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Ford Bronco R: Tested and bested by Baja

The Bronco R prototype's stock engine and drivetrain performed like champs, but the rest of the truck wasn't strong enough to beat Baja.

Baja is beautiful, certainly. But she can turn on you in a split second.

Dave Connors

The Baja 1000 has long been considered one of the toughest motorsports events in the world. The off-road race starts in Ensenada, Mexico, about 60 miles south of Tijuana. But while previous years have only been a run south to La Paz, this year teams circled back up to Ensenada, totaling 800 miles of racing.

You'll see everything competing in the Baja 1000, from million-dollar Trophy Trucks with 600-plus horsepower and three feet of suspension travel to the privateers in stock Volkswagen Bugs from the 1960s with, well, decidedly less. For this 52nd running of the Baja 1000, Ford trotted out the Bronco R, a racing prototype with the heart of the upcoming, production Bronco, upfitted with race-ready suspension components, wheels and tires. Ford's mission was merely to finish, and in turn give the stock engine, transmission and four-wheel-drive system the test of the century in these roughest of conditions. To that end, the Baja 1000 was a success. The production parts held up beautifully. The rest of the truck? Well, not so much. 

Racing in the Baja 1000 has multiple requirements. One must be a MacGyver of sorts, able to think outside the box and find solutions, all while being exhausted, dirty and hungry. Racers must be willing to take incredible risks with both their vehicles and their bodies, while support crews have the burden of keeping the cars and trucks going no matter what. Both elements of the team must trust each other in the face of adversity, approaching each other without blame and a willingness to be disappointed. 

This year the race was delayed 24 hours so sanctioning body Score could deal with course damage brought on by days of prerace rain. Baja is, on a good day, the toughest terrain out there. Add in mud and you've got yourself a quagmire described by one Class 1 co-driver as the "Mud Bog 1000."

The other entry in the Bronco's class was the SCG Baja Boot, a replica of the car that won the 1969 Baja 500 with drivers Bud Elkins and Guy Jones. Meanwhile, Ford won the 1969 Baja 1000 with Rod Hall and Larry Miner behind the wheel of a Bronco. Both were four-wheel drive vehicles and both won overall. To say that there would be some rivalry here would be an understatement. If it were me, I'd be in it to kick the Boot to the curb.

However, everything I saw on course confirmed Ford's racing mindset. The team had a remarkable seven drivers. Seven. For comparison, this year, two teams had drivers that drove the whole race, and many teams had two or maybe three drivers. Further, its 70-gallon fuel tank meant the Bronco R could go 315 miles or so before needing to refuel, yet the team stopped every 130 miles or so for a driver change. In a world where driver changes only happen at fuel stops, this is a remarkable waste of time if the goal is to win. If the goal is to finish, stopping often means the crew can check for potential problems early and a new driver ensures a fresh set of eyes.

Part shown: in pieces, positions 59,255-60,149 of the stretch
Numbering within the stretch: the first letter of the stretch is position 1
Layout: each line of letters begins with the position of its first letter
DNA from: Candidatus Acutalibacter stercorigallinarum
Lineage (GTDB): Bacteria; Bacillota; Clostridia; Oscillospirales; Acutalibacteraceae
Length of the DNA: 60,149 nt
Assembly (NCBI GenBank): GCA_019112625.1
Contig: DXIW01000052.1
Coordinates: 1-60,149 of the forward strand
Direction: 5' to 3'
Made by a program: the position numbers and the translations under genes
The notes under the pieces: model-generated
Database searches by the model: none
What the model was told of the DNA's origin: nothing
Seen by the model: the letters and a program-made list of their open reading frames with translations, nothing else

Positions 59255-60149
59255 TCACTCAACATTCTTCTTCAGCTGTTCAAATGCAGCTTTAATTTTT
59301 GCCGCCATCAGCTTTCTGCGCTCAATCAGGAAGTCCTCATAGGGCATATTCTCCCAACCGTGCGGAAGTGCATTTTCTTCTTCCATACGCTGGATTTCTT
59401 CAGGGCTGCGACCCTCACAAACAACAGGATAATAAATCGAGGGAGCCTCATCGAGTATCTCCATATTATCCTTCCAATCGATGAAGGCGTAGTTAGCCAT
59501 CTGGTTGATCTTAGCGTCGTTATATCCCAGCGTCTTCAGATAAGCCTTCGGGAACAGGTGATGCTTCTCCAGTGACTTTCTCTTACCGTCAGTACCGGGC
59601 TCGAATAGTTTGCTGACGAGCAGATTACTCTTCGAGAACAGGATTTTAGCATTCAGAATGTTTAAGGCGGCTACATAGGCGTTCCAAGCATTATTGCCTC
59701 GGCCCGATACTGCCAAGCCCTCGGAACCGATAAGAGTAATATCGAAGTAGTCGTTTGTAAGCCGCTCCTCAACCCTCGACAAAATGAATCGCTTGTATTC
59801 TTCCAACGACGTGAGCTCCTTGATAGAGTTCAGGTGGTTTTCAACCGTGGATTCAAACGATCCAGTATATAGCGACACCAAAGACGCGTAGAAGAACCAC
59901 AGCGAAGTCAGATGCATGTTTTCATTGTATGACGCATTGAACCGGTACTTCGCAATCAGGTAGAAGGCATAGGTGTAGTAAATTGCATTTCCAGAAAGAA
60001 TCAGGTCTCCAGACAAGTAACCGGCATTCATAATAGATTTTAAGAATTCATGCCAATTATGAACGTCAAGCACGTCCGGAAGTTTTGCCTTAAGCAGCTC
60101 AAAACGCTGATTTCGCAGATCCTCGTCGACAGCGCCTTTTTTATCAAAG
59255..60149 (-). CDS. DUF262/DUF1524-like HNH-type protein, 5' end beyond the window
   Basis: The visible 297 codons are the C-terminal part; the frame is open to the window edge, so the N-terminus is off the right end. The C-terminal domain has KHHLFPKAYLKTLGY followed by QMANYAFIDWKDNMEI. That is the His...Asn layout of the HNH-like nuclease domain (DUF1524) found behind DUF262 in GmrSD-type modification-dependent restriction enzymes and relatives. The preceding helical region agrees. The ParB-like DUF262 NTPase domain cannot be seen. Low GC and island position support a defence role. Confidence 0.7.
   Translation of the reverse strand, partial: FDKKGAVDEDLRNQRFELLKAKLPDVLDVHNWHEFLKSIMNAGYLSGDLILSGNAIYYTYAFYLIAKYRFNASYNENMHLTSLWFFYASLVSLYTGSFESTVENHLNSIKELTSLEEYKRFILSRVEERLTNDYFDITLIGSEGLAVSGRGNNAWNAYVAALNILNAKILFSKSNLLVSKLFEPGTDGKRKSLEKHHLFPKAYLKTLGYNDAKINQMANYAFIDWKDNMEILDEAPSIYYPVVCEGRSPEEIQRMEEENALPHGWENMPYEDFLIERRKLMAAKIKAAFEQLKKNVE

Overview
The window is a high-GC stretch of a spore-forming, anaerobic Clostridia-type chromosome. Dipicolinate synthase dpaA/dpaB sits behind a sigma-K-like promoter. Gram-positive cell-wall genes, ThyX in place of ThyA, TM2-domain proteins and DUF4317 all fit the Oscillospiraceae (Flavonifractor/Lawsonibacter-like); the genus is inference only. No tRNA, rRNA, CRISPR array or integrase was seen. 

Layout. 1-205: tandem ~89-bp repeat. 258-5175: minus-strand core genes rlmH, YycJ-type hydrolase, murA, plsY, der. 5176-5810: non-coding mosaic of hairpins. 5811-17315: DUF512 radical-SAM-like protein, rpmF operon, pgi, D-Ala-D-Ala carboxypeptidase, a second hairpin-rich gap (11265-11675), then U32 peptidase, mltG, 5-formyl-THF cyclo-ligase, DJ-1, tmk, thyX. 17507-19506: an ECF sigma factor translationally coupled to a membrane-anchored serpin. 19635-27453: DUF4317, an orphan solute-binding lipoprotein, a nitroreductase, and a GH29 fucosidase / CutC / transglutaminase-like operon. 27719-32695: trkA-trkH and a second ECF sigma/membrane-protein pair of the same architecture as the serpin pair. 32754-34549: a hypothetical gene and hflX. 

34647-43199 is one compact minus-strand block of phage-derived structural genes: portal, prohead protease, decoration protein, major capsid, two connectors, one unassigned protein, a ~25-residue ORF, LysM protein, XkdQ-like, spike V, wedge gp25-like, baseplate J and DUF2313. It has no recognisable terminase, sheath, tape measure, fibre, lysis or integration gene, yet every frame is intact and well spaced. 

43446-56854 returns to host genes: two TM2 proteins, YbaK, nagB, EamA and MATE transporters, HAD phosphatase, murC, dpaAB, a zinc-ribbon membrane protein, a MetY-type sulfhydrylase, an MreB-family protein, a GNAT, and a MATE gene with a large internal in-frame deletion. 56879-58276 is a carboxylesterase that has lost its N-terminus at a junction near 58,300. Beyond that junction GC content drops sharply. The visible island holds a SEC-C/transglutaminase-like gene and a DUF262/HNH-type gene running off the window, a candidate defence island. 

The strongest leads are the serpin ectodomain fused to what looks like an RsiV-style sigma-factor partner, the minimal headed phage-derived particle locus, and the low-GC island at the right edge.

If the goal was to test the stock powertrain, you're probably wondering what that engine is. Frankly, so am I. Ford has been silent except to say that the twin-turbo EcoBoost engine under the hood is "representative of what the production Bronco will offer." The obvious choice is the 3.5-liter high output EcoBoost V6 from the Raptor with 450 horsepower, though other folks are guessing the 2.7-liter EcoBoost with a more modest 375. Heck, I've even heard speculation of the 2.3-liter EcoBoost four-cylinder found in the midsize Ranger pickup with 270 hp, which, frankly, seems a little silly to me. Whatever it is, driver Jason Scherer told me he saw 100 mph on Laguna del Diablo dry lake bed, so it's not too shabby.

The Bronco R getting a wee bit of air.

Ford

The Bronco R's four-wheel-drive system was able to get it through the worst of the mud without too many problems. Driver Steve Olliges said, "When we needed four-wheel drive low a couple times, the Bronco R came out like magic. I was impressed with that. That was the best part for me was how well that four-low worked when I really needed the help." The drivers even yanked competitors out of the mud, including a Trophy Truck, most likely weighing in the range of 6,000 pounds or so. With four-wheel drive, the Bronco R was the only vehicle around that could do it.